A Cemetery’s Life-Affirming Stories in Stone
In Barre, Vermont, less than 10 miles from the state capital of Montpelier, residents take the town’s unofficial designation as Granite Center of the World to heart. The Vermont Granite Museum honors the legacy of the local stone industry, for instance, while a 23-foot-high statue of an Italian stone carver, chisel and hammer in hand, honors the thousands of immigrant artisans whose contributions came to define the region.
Granite, specifically the local variation of stone known as Barre Gray, represents a way of life, and at Hope Cemetery, a way to celebrate life.
The city-run cemetery sits on 65 acres and is home to more than 10,000 tombstones, monuments, and memorials. Nevertheless, Hope is viewed less as a collection of tombstones than an open-air museum gallery of Barre Gray sculptures so intriguing that tours are offered.
It’s not the first cemetery to offer tours or show up on visitors’ lists of must-see attractions. Pére Lachaise in Paris, France, and Hollywood Forever Cemetery in Los Angeles are just two TripAdvisor favorites, primarily for the famous people who are interred there. At Hope Cemetery, however, the focus is on the stones and the stories they tell. Whimsy, pathos, heartbreak, eccentricity, and inspiration are all conveyed in granite. No two are alike.
The first granite quarry opened in Barre in 1812, but it was the arrival of the railroad in the late 1800s that had a transformative effect on the industry. Business exploded. Skilled stonecutters from places like Italy, Scotland, Scandinavia, and Canada came by the thousands, and by the turn of the last century dozens of quarries were in operation.
Barre Gray granite is known for its fine grain, consistent color and thermal stability. There’s something else, too. According to Ilene Gillander, it twinkles in sunlight.
Gillander leads group and private tours of Hope Cemetery. A retired high school English teacher and drama coach, Gillander says: “It may purely be the drama teacher in me, but there’s something in the stone that really draws you to it. It’s a mystical thing, a magical thing. It’s not just a piece of rock. You want to know more about it,” she says. “That’s the feeling I want to transmit to guests, that there’s something very special about this stone and this cemetery.”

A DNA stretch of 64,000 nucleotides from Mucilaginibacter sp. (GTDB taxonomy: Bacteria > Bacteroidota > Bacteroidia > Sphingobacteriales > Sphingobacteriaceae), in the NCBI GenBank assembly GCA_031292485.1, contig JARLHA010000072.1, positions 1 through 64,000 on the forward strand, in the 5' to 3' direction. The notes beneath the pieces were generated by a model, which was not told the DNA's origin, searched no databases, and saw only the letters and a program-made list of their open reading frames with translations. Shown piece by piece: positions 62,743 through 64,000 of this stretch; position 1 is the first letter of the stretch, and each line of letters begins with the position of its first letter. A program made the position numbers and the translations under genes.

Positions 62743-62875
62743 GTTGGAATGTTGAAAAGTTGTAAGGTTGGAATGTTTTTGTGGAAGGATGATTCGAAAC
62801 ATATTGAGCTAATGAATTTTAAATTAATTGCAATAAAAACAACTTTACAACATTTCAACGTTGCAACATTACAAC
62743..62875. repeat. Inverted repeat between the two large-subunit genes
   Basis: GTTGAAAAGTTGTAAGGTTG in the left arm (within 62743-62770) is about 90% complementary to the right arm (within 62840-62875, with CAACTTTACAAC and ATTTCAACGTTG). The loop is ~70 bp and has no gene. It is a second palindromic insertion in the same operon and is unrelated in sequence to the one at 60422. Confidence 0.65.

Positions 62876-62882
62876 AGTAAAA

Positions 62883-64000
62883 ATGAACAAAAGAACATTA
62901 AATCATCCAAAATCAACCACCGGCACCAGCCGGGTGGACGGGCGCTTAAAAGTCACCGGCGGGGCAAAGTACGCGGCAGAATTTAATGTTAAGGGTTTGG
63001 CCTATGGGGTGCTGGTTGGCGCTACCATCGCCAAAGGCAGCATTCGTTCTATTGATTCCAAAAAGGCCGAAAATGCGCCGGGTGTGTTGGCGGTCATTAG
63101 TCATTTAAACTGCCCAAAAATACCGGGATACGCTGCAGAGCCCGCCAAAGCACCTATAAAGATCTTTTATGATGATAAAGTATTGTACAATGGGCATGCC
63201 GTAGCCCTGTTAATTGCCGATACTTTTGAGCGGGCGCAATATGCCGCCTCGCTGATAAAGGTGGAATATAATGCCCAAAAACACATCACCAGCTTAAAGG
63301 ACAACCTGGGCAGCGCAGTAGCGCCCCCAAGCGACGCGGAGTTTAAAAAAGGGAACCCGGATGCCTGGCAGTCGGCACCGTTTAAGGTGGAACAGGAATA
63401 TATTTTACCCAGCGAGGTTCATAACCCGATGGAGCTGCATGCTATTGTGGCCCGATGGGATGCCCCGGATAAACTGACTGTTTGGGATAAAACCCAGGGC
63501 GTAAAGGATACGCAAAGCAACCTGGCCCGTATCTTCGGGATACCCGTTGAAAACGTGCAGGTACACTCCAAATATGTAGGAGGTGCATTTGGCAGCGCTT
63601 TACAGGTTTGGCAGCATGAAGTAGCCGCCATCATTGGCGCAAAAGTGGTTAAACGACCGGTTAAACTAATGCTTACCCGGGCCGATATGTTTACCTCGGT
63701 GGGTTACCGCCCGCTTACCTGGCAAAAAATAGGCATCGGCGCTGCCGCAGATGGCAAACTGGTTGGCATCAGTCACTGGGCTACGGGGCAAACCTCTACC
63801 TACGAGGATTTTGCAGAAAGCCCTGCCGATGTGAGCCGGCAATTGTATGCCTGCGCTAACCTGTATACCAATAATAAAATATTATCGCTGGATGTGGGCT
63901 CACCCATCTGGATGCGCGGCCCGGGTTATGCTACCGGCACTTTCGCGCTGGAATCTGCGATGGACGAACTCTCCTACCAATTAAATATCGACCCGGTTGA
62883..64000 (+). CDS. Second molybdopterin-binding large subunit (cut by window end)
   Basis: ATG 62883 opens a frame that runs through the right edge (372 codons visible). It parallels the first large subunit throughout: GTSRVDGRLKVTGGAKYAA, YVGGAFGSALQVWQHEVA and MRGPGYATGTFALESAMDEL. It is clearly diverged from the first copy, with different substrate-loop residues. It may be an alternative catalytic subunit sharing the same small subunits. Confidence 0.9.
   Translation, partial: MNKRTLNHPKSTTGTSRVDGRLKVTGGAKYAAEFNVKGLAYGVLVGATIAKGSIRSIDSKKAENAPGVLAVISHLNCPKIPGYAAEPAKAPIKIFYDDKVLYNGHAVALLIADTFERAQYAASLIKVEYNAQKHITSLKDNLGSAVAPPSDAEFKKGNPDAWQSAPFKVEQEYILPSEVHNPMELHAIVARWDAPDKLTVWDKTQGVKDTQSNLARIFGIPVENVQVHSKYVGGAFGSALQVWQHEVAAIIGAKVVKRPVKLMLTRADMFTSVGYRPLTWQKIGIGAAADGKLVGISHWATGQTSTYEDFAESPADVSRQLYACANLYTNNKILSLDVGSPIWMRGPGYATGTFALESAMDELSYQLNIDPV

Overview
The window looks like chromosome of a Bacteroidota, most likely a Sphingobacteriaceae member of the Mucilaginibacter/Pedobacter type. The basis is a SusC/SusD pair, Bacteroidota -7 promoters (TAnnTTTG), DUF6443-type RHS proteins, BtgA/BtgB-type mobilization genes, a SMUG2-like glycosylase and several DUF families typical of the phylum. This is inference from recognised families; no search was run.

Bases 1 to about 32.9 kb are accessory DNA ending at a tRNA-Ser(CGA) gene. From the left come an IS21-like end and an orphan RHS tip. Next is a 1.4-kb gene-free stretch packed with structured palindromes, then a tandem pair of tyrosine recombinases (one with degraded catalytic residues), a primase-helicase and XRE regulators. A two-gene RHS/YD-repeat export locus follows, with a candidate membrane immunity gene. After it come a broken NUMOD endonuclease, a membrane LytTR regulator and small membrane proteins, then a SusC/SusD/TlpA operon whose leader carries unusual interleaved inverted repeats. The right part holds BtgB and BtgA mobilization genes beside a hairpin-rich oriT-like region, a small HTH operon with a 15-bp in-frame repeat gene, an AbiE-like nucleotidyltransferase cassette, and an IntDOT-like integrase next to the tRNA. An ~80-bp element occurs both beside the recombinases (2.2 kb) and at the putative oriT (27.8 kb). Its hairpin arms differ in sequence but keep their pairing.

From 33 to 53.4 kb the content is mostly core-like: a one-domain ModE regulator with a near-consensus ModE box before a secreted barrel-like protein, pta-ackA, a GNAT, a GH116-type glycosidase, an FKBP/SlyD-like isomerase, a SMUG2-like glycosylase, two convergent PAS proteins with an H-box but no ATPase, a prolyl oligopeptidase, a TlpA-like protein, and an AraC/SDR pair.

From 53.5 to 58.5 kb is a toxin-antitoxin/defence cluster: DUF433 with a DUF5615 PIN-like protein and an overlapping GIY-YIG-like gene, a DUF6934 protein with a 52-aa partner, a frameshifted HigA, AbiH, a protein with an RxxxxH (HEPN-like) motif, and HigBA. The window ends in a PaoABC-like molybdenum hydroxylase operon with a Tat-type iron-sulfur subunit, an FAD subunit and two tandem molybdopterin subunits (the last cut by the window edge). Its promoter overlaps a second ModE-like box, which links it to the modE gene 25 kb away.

She came to Barre from her native Delaware in 1972 to begin her teaching career. The very first day she set foot in a classroom a student told her that if she wanted to understand her new hometown, Gillander needed to visit Hope Cemetery. “I knew nothing about the area, but it got to me. I knew I had to be involved somehow, even if I wasn’t yet sure how.”
Decades later she has become a Barre ambassador. “It’s not a job but a delight to share the love this community has for stone with people from all over the world,” she says.
Gillander says many out-of-towners come by way of group bus tours that are combined with a visit to the mammoth Rock of Ages quarry in nearby—and aptly named—Graniteville. “I can tell by looking at their faces, they’re thinking: ‘Why is this tour manager bringing me to a cemetery?’ But my goal is that by end of the tour they’ll feel uplifted. Hope Cemetery embodies the spirit and the heart of our town. It’s absolutely properly named.”
The tombstones of this still-active cemetery tell life-affirming stories about the hobbies, loves, and passions of those interred there. There are graves marked by a soccer ball, a skyward-facing biplane, and a half-scale race car so detailed you can see the carved undercarriage. They’re all sculpted from Barre Gray granite. There’s a large headstone depicting a couple in bas-relief sitting up in bed, holding hands for all eternity. And there’s a statue of a man seemingly taking his last breath. It is of and by the celebrated stone carver Louis Brusa who suffered from an illness common among stone carvers called silicosis. The often fatal lung ailment was caused by the granite dust carvers inhaled until ventilation systems reduced the hazard in the 1930s. A woman holds Brusa in her arms.
“Whatever you can think of can be designed,” says Gillander.
Hope Cemetery was established in 1895 and designed by landscape architect Edward Adams. At one time, it was a place families congregated on Sundays. Children would play and the adults would wander the grounds, looking at whatever new stones had been erected since their last visit. Many visitors were stone carvers themselves who would happily show off their creations while admiring the work of their colleagues. “There was a tremendous sense of pride,” Gillander says. For today’s generation it is a reminder of a time when thousands of Europeans and Canadians came to Barre with their traditions and work ethic, turning the little New England town into an international melting pot. They brought, too, priceless gifts: original works of art that bear not the names of the artists but of the recipients.
Ilene Gillander is one of the beneficiaries.
Gillander has picked out her spot in the cemetery and selected her stone. In fact, it’s already erected with her name and birthdate etched into the granite. “People in Barre have a feeling that comes with being here,” she says, “which is why when I go, I want to be in Hope.”